would push the air all the way through the capillary and will create a bubble at its end. The combination of equations [2] and [3] with the equation [4] yields p= 2 + h g r [5]

It is the equation that establishes the method of surface tension determination via pushing the bubbles through the capillary. Figure 3 describes the standard apparatus employed in such a measurement. The investigated liquid is contained in a beaker, with the capillary immersed in it. Water contained in a funnel A will create the desired pressure upon the opening of the knob C1. This pressure is measured by the manometer M, which consists of a U-shape glass tube filled with water. The water levels in the both arms of manometer are equivalent at the beginning of the experiment. However, pressure p will create a difference in water levels, hV, after opening the knob C1. This pressure is determined by p = hV V g where V is a density of water. The combination of the equation [6] and [5] determines the surface tension as [6]

r (hV V h ) g 2


where the water density is V=1 g/cm3=1000 kg/m3, and the density of the investigated liquid is marked on a beaker of stock solution. The capillary radius r can be determined from the control measurement in which we measure the known surface tension of water. It is shown in Table 2 as a function of temperature. The radius r is than expressed from equation [7] using the known parameters (, V and ) and measured water levels h and hV.

Figure 3.:
The apparatus for the


determination of surface tension

K h


via pushing the bubbles through the capillary.


Equiment: Apparatus displayed in Figure 3, capillary, 2 beakers, liquids with unknown surface tension, ethanol for cleaning the capillary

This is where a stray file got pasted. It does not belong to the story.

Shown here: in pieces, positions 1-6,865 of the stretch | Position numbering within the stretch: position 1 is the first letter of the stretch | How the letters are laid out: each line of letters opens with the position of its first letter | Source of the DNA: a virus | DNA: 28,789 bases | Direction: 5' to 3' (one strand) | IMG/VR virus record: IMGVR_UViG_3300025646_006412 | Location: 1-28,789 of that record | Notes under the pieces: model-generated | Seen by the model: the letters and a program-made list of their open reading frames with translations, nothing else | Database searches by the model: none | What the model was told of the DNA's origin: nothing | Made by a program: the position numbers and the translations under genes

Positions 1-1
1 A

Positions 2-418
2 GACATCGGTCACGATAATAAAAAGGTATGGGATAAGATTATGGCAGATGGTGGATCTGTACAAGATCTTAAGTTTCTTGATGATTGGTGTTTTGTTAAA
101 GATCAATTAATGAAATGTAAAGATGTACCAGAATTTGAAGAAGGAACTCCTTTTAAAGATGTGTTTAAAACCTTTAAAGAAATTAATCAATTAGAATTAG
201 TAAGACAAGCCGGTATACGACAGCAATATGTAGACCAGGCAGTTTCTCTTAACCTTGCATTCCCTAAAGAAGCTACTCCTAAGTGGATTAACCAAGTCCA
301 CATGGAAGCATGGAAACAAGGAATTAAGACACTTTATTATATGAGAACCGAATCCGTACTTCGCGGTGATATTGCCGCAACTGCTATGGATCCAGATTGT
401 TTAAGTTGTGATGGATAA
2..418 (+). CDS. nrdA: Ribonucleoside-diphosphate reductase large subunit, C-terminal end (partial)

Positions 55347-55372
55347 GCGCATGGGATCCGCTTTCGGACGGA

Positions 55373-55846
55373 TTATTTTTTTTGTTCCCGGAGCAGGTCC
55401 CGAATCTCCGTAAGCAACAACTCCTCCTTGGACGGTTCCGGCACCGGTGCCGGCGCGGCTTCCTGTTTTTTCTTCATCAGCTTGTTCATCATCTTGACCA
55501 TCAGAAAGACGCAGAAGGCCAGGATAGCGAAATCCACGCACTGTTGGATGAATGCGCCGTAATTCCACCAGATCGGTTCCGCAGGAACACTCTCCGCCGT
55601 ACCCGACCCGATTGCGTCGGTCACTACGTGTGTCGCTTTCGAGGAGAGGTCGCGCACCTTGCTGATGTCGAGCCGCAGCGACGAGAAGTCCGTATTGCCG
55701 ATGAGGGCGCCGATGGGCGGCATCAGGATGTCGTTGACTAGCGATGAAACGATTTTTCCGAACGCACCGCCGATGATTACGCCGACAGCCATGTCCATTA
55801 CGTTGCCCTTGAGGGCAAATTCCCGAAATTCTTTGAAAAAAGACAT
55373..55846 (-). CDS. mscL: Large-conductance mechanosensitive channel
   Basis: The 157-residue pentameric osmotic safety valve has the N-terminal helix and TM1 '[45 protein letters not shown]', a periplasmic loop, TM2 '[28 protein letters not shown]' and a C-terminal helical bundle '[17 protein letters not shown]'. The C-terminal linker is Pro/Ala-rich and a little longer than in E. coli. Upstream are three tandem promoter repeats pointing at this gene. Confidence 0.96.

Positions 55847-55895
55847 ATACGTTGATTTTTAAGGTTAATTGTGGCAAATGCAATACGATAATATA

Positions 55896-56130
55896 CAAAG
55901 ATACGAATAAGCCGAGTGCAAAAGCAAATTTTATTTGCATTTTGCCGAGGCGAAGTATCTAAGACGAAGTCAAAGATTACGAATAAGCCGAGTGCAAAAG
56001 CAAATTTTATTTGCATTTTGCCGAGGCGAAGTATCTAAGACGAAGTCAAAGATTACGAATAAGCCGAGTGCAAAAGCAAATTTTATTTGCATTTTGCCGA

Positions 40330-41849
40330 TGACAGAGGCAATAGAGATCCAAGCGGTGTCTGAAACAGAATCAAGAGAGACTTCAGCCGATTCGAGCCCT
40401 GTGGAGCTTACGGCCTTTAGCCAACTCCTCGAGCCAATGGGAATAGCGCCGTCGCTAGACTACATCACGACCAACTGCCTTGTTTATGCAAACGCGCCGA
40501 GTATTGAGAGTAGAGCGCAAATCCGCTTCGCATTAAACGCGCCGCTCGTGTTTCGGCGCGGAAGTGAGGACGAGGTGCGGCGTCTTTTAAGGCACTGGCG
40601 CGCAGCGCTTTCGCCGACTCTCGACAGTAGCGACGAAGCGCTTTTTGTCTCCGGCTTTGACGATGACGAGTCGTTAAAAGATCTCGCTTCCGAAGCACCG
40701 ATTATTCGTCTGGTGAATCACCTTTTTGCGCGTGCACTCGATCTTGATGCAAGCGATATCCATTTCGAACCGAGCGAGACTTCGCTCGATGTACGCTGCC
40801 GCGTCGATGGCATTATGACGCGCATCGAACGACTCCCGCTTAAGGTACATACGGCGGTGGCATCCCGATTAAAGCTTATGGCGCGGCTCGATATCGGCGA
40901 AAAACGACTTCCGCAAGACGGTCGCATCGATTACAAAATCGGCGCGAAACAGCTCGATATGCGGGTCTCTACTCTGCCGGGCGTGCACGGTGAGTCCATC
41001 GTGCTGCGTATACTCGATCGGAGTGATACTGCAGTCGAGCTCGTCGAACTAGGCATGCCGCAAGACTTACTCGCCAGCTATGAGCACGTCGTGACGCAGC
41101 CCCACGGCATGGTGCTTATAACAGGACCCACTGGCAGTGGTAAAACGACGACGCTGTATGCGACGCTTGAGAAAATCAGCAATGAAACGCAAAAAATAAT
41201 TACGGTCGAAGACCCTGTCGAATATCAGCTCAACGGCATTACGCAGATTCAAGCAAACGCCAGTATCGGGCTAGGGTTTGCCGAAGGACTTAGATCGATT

Experimentl procedure: 1. Flush the capillary K with distilled water and ethanol, and dry it using the water aspirator. Mount the capillary on the apparatus arm. 2. Fill the smaller beaker with the liquid of unknown surface tension and immerse the capillary into it. 3. Fill the funnel A with water, while the knobs C1 and C2 stay closed. 4. Slowly open the knob C1, thus create an additional pressure in the apparatus. Watch the bubbles that are being pushed through the capillary. The pressure p decreases as the water level in funnel A decreases, which results into the slow reduction in a rate of

bubbling. Close the knob C1 right at the moment when the bubble formation stops. Read out the water levels h and hV. 5. Open the knob C2 to release water form apparatus into the larger beaker. 6. Repeat the measurement (sections 3 and 4) 10 times and write the measured values into a table. Calculate the average values of h and hV. 7. Wash the beaker and capillary. 8. Repeat the measurement using a different liquid. 9. Measure the room temperature t. Determine water surface tension at this temperature using the Table 2. Calculate the surface tension of the investigated liquids using the equation [7].

Tab. 1. The difference of water levels hV in manometer and the depth of capillary immersion h. water measurement hV [m] 1 2 3 4 5 6 7 8 9 10 h[m] hV [m] h[m] hV [m] h[m] hV [m] h[m] liquid n.1 liquid n.2 liquid n.3

Tab. 2: Water surface tension as function of the temperature.

t[C] 15 16 17 18 19 20 21 22 23 24 25

0,07349 0,07334 0,07319 0,07305 0,07290 0,07275 0,07259 0,07244 0,07228 0,07213 0,07197

References: 1. 2. Kopeck, F.: Physics for Students of Pharmacy I. Bratislava, UK 1999. 184 s. (in Slovak) Edition of Department of Physical Chemistry: Laboratory Practice in Physics for Students of Pharmacy. Faculty of Pharmacy, Comenius University, Bratislava, UK 1991. Oremusov J., Vojtekov M.: Surface pressure of liquids. Manual for laboratory practice. (in Slovak)


The manual written by RNDr.J.Gallov, CSc. English version prepared by N. Kuerka, PhD.